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Obedience to Authority: An Experimental View [Paperback]

Stanley Milgram , Jerome Bruner
4.7 out of 5 stars  See all reviews (7 customer reviews)

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Obedience to Authority: An Experimental View Obedience to Authority: An Experimental View 4.7 out of 5 stars (7)
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Book Description

17 Jan 2005
Volunteers are invited to a scientific laboratory under the pretense of participating in a study about the effects of punishment on learning. They are instructed by an experimenter to administer an electric shock of increasing intensity every time a 'learner', strapped to an electric conductor, makes a mistake. How many, if any, would go right up the scale to 450 Volts? The implications of Stanley Milgram's extraordinary findings (up to 65 per cent of subjects administered the full shock) are devastating. From the Holocaust to Vietnam and Iraq, Obedience to Authority goes some way towards explaining how ordinary people can commit the most horrific of crimes if placed under the influence of a malevolent authority. With a new foreword by Jerome Bruner.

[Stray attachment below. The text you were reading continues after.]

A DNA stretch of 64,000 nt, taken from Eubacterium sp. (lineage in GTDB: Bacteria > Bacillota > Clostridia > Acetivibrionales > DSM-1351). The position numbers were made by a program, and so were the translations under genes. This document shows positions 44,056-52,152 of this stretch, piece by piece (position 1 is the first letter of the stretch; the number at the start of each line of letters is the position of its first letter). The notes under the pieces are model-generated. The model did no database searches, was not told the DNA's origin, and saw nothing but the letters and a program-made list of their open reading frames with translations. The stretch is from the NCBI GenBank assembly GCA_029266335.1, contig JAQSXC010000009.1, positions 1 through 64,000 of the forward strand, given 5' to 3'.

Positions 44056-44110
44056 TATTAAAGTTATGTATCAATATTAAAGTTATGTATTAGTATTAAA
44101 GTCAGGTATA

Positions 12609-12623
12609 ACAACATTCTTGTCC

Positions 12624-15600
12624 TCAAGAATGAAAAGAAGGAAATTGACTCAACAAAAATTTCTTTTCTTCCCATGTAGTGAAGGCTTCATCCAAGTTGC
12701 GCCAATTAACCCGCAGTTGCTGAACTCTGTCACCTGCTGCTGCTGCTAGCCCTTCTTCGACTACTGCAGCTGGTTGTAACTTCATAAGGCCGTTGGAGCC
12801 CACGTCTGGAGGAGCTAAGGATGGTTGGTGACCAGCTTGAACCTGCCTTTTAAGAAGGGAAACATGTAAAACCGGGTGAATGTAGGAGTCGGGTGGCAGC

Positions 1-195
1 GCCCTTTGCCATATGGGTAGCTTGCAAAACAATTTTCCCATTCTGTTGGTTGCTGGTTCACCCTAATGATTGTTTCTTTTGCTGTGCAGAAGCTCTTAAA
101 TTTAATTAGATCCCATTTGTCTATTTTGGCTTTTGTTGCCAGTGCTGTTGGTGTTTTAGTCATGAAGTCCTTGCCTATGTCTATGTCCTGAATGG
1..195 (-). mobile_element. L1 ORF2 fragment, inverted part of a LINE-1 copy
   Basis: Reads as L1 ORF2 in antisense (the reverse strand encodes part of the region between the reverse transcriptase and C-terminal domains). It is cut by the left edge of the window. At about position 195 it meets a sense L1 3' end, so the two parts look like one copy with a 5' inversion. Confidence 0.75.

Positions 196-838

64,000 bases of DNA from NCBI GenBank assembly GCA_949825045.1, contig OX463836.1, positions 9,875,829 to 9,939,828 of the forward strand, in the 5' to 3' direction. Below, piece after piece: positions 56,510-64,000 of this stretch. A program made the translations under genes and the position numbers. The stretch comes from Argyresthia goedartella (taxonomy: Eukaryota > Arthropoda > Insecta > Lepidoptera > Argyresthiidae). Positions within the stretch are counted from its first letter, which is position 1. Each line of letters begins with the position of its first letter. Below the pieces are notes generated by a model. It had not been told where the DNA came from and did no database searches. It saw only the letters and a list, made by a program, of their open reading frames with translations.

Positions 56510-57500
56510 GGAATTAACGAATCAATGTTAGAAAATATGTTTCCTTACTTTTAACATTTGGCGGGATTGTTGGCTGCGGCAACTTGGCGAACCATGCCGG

Product details

  • Paperback: 240 pages
  • Publisher: Pinter & Martin Ltd.; New edition edition (17 Jan 2005)
  • Language: English
  • ISBN-10: 0953096475
  • ISBN-13: 978-0953096473
  • Product Dimensions: 19.4 x 13 x 2.2 cm
  • Average Customer Review: 4.7 out of 5 stars  See all reviews (7 customer reviews)
  • Amazon Bestsellers Rank: 703,350 in Books (See Top 100 in Books)

More About the Author

Stanley Milgram was born in 1933 in New York City. He took a bachelor's degree from Queens College in political science and received his Ph.D. in the social relations program of Harvard University in 1960 under the direction of Gordon Allport.